Poo power: Worthy Farm turns cow manure into clean energy

Worthy Farm – home of the legendary Glastonbury festival – is to leverage technology which turns cow manure into “super material” graphene and clean fuel.

The farm is burnishing its green credentials by using the tech, which it says has the potential to change the future of agriculture.

Currently, Worthy Farm turns tens of thousands of tonnes of cow slurry and waste into methane to generate electricity using an anaerobic digester.

Now, by teaming up with British firm Levidian and climate tech firm Hexla, around a quarter of the methane from the digester will be turned into graphene and clean hydrogen which can then be used to generate electricity.


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Graphene is a 2D form of carbon, extracted from graphite which has been hailed by some as a ‘super material’, highly effective at conducting electricity.

The Worthy Farm initiative is expected to deliver a saving of up to 25 tonnes of carbon dioxide equivalent each year, while the graphene will be sold as an additive to boost the performance of products as wide-ranging as batteries, concrete and plastics.

Hexla founder Andy Yeow said: “Since early 2019, our team has been researching clean hydrogen production technologies around the world, so it is a great pleasure to be announcing what we expect to be the first of many successful deployments in conjunction with Levidian today.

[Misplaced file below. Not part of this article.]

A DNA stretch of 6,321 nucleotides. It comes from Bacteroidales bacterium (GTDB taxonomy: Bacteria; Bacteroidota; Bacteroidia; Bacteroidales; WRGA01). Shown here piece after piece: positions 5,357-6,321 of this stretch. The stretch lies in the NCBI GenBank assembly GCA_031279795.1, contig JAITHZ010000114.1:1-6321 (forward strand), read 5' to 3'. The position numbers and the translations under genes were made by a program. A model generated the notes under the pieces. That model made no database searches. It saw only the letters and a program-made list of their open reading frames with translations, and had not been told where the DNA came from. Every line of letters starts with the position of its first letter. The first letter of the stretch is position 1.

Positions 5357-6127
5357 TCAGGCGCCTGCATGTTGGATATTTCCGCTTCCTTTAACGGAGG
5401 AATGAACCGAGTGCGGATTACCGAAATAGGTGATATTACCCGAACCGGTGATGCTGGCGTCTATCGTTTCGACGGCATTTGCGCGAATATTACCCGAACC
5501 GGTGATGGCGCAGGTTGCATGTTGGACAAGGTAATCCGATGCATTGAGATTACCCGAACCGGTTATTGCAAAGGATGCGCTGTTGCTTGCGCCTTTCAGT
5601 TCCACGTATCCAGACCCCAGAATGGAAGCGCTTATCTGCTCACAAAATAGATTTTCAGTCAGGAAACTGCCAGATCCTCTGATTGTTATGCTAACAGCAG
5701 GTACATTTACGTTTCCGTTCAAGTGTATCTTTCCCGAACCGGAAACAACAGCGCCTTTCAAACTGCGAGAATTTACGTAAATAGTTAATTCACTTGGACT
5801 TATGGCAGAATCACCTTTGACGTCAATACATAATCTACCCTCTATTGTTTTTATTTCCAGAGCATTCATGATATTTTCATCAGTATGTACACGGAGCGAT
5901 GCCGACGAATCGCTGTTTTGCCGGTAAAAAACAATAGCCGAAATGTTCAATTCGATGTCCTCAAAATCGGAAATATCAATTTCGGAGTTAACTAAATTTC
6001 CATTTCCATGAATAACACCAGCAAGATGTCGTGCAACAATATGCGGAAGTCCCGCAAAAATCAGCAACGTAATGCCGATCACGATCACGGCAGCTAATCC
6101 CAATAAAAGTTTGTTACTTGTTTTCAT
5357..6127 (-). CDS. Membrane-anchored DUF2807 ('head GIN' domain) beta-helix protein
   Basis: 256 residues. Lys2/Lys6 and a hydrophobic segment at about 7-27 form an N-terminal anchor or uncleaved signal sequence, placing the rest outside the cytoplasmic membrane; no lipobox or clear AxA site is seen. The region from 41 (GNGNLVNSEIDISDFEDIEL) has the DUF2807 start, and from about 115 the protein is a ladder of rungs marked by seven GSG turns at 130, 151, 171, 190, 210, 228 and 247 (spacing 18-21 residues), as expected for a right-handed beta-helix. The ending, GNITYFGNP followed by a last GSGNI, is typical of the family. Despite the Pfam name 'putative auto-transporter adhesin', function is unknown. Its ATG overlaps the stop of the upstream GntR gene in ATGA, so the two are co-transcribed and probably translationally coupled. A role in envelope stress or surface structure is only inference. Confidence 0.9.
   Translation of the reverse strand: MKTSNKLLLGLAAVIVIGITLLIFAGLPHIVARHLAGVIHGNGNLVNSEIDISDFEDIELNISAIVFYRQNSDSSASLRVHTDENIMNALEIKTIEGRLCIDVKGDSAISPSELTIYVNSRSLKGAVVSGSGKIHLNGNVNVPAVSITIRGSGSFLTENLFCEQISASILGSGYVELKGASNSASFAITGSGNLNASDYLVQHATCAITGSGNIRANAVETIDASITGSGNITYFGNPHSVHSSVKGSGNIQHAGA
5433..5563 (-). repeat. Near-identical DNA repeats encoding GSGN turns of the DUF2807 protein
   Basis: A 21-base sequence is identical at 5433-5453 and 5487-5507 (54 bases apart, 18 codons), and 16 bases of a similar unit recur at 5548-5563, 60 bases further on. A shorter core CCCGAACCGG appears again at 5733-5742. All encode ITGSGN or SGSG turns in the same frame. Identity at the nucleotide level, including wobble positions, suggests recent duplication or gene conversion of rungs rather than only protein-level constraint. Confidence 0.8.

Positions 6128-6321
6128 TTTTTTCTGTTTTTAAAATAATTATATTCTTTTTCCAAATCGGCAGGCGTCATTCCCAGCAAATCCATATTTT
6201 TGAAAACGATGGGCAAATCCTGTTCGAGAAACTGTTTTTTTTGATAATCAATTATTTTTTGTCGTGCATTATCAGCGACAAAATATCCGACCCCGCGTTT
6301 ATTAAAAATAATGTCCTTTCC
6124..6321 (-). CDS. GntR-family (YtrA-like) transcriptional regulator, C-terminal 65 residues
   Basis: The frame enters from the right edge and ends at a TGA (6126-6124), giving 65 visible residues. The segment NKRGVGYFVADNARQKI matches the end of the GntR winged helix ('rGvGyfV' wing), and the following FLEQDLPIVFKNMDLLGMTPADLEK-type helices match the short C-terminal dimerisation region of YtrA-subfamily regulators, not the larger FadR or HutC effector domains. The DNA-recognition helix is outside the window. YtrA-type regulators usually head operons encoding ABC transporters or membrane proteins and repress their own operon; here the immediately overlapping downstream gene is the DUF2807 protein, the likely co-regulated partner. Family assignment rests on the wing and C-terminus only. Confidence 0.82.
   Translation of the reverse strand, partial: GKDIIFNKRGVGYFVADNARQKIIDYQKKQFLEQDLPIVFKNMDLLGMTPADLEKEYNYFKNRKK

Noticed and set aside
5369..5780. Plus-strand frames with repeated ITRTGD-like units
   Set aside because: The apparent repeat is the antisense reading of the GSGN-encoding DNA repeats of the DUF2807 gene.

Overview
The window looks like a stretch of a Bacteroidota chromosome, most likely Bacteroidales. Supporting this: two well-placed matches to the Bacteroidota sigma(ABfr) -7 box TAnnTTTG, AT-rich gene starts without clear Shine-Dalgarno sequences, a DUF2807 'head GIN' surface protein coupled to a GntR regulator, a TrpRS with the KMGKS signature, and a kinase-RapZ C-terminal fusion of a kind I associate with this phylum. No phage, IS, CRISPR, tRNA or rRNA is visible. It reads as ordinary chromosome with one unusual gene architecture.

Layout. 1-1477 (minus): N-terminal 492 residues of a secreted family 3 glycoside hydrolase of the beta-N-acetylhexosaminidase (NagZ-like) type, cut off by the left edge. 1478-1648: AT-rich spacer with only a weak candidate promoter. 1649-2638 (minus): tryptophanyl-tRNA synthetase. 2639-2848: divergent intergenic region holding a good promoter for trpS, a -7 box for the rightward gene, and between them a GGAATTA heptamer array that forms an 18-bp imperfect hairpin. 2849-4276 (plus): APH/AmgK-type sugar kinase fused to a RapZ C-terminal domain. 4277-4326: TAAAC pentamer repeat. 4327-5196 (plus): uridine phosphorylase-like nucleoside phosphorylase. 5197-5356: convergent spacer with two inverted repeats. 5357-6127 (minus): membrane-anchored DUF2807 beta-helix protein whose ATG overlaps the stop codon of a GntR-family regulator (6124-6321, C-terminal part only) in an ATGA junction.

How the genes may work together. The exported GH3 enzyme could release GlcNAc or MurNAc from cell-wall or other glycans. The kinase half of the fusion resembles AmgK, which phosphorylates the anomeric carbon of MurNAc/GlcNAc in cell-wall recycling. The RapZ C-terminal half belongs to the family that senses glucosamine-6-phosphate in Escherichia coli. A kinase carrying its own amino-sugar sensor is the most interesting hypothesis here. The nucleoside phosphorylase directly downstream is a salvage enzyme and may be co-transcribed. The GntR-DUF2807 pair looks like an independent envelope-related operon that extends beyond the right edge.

“The Levidian LOOP, with its unique solid carbon by-product of high-quality graphene, is the standout technology – from both a thermal efficiency and marginal cost basis – in an extremely competitive field.”

“We are proud to  be playing a key role in the scale-up of this truly game-changing technology and are focused on deploying it on an industrial scale to some of the most attractive hydrogen production markets in the world.”

Levidian CEO John Hartley said: “The Worthy Farm project is a great example of innovation within the agricultural sector and an important showcase of the vast flexibility and potential of our technology in decarbonising hard-to-abate industries, while unlocking new revenue streams.

“We’re delighted to be working with Hexla to help further our aims for this pioneering technology, including the development of our LOOP1000 unit, which will deliver industrial-scale levels of decarbonisation and place us amongst the best available carbon capture technology on the market.”

In April this year, Glastonbury teamed up with Trainline to encourage festival-goers to help the planet and book a train in advance to Worthy Farm this summer.

Climate crisisInnovationNature and the environmentNet zeroNewsPolicySocial sustainability

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